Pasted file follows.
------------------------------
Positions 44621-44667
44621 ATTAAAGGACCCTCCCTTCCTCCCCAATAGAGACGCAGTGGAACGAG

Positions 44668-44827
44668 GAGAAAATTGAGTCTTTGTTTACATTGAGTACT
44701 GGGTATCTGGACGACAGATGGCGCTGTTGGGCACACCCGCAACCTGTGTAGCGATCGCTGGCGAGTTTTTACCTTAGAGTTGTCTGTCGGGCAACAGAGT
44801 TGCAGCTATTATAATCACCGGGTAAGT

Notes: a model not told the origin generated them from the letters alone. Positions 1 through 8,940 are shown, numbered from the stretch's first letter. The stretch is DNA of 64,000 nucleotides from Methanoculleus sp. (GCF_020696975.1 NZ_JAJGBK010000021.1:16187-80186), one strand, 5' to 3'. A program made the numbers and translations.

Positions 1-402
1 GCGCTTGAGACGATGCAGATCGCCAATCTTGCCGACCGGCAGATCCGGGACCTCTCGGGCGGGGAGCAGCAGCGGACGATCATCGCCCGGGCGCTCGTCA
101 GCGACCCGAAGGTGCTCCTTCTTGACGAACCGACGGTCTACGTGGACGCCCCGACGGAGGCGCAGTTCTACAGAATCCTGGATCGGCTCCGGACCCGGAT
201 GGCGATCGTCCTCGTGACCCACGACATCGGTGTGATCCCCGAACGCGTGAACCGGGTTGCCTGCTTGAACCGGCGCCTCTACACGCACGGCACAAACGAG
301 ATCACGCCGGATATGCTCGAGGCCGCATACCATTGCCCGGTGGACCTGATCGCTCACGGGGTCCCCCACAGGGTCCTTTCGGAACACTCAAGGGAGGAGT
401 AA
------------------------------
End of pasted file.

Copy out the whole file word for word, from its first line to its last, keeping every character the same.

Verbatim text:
Positions 44621-44667
44621 ATTAAAGGACCCTCCCTTCCTCCCCAATAGAGACGCAGTGGAACGAG

Positions 44668-44827
44668 GAGAAAATTGAGTCTTTGTTTACATTGAGTACT
44701 GGGTATCTGGACGACAGATGGCGCTGTTGGGCACACCCGCAACCTGTGTAGCGATCGCTGGCGAGTTTTTACCTTAGAGTTGTCTGTCGGGCAACAGAGT
44801 TGCAGCTATTATAATCACCGGGTAAGT

Notes: a model not told the origin generated them from the letters alone. Positions 1 through 8,940 are shown, numbered from the stretch's first letter. The stretch is DNA of 64,000 nucleotides from Methanoculleus sp. (GCF_020696975.1 NZ_JAJGBK010000021.1:16187-80186), one strand, 5' to 3'. A program made the numbers and translations.

Positions 1-402
1 GCGCTTGAGACGATGCAGATCGCCAATCTTGCCGACCGGCAGATCCGGGACCTCTCGGGCGGGGAGCAGCAGCGGACGATCATCGCCCGGGCGCTCGTCA
101 GCGACCCGAAGGTGCTCCTTCTTGACGAACCGACGGTCTACGTGGACGCCCCGACGGAGGCGCAGTTCTACAGAATCCTGGATCGGCTCCGGACCCGGAT
201 GGCGATCGTCCTCGTGACCCACGACATCGGTGTGATCCCCGAACGCGTGAACCGGGTTGCCTGCTTGAACCGGCGCCTCTACACGCACGGCACAAACGAG
301 ATCACGCCGGATATGCTCGAGGCCGCATACCATTGCCCGGTGGACCTGATCGCTCACGGGGTCCCCCACAGGGTCCTTTCGGAACACTCAAGGGAGGAGT
401 AA